• Dysplasia
      • 93.8%
      • What is anaplasia?
      • Abnormal undifferentiation of cells
      • 93.8%
      • [...] is abnormal lack of differentiation of cells.
      • Anaplasia
      • 93.8%
      • What is metaplasia?
      • The transformation of one differentiated cell type into another differentiated cell type
      • 87.5%
      • What is neoplasia?
      • Abnormal and uncontrolled clonal proliferation of cells
      • 87.5%
      • [...] is a change in cellular phenotype.
      • Dysplasia
      • 87.5%
      • What are the 3 types of benign tumours by shape?
      • Papilloma, polyp, and cyst
      • 87.5%
      • What is the naming convention for malignant tumours of epithelial cell origin?
      • Carcinoma
      • 87.5%
      • Are carcinomas or sarcomas more common?
      • Carcinomas
      • 87.5%
      • [...] is an abnormal and uncontrolled clonal proliferation of cells.
      • Neoplasia
      • 87.5%
      • Are cyclin protein levels constant in the cell during the cell cycle?
      • No
      • 81.2%
      • What does anaplastic mean?
      • Poorly differentiated
      • 75.0%
      • The protein family [...] regulates the activity of CDKs during the cell cycle.
      • cyclin
      • 68.8%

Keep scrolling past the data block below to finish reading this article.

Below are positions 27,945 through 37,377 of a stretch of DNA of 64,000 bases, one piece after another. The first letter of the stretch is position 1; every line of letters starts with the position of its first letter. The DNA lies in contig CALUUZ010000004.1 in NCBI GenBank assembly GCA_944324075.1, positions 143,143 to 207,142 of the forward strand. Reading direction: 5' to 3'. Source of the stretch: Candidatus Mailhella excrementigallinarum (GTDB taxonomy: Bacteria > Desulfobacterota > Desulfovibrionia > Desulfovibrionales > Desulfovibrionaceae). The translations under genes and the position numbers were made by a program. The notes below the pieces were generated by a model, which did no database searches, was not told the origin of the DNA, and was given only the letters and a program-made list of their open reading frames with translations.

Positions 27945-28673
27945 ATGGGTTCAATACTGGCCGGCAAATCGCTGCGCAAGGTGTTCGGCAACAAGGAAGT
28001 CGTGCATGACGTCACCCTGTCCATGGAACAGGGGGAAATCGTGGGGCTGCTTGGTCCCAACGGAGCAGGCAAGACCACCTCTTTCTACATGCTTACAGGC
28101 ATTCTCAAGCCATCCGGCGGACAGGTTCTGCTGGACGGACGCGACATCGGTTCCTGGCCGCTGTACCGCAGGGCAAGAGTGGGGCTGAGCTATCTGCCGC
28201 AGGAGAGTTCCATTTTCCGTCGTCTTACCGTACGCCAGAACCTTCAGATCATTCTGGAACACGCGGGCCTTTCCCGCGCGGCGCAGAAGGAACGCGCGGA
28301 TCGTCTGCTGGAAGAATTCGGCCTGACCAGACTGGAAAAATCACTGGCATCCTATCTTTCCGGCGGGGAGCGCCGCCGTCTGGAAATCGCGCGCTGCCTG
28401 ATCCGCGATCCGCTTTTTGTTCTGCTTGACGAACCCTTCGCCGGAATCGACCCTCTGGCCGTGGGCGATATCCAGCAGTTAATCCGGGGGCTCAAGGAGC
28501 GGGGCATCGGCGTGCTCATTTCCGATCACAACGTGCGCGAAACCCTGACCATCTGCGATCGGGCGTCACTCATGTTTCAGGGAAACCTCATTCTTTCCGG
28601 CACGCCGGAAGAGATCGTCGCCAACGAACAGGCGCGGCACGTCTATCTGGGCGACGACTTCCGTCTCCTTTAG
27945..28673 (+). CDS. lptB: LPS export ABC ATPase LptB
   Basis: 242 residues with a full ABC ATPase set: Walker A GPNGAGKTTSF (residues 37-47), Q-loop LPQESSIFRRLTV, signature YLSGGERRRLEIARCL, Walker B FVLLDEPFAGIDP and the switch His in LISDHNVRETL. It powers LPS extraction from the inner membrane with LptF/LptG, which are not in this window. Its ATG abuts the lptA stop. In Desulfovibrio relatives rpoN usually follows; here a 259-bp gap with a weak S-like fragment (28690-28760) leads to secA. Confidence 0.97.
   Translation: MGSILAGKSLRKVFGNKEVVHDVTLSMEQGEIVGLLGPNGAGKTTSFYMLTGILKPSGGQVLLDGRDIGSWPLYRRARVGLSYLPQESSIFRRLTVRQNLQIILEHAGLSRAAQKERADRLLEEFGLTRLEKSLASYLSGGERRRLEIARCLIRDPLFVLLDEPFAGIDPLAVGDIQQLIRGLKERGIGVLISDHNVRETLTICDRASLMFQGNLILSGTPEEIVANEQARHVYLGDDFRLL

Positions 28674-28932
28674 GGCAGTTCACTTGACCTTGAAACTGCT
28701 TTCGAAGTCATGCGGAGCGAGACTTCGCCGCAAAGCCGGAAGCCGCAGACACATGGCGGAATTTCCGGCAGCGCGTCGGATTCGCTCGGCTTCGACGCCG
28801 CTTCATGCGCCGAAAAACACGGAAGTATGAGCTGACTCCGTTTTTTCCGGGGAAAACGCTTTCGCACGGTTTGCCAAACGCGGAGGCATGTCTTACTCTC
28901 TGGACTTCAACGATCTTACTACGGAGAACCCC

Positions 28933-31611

• How do sarcomas first spread through the body?
      • Through veins
      • 68.8%
      • The [...] of a tumour is based on its degree of cellular differentiation based on histological appearance.
      • grade
      • 62.5%
      • What are the 2 classes of proteins involved in regulation of the cell cycle?
      • CDK
        Cyclin
      • 56.2%
      • A [...] is a benign tumour projecting from a mucous membrane.
      • polyp
      • 56.2%
      • A [...] is a benign tumour in a closed sac, with a distinct membrane and division compared to the nearby tissue.
      • cyst
      • 56.2%
      • A [...] is a benign epithelial tumor growing exophytically in finger-like fronds. 
      • papilloma
      • 56.2%
      • What is dysplasia?
      • Change of cellular phenotype which is commonly neoplastic
      • 50.0%
      • What are the 3 reversible -plasias?
      • Hyperplasia
        Metaplasia
        Dysplasia
      • 50.0%
      • Are CDK protein levels constant in the cell during the cell cycle?
      • Yes
      • 43.8%
      • What is the parenchyma of a tumour?
      • The clonal mutant cells
      • 43.8%
      • The [...] of a tumour is based on its degree of localization and spread.
      • stage
      • 43.8%
      • What determines where a tumour metastasizes?
      • Expression of different cell adhesion molecules
      • 43.8%
      • What are the 3 irreversible -plasias?
      • Anaplasia
        Neoplasia
        Desmoplasia
      • 43.8%
      • What are the 3 types of cells in terms of their ability to regenerate? Give an example of each.
      • Labile (skin)
        Stable (liver)
        Permanent (neuron)
      • 37.5%
      • What is desmoplasia?
      • Fibrous tissue formation in response to neoplasm
      • 6.2%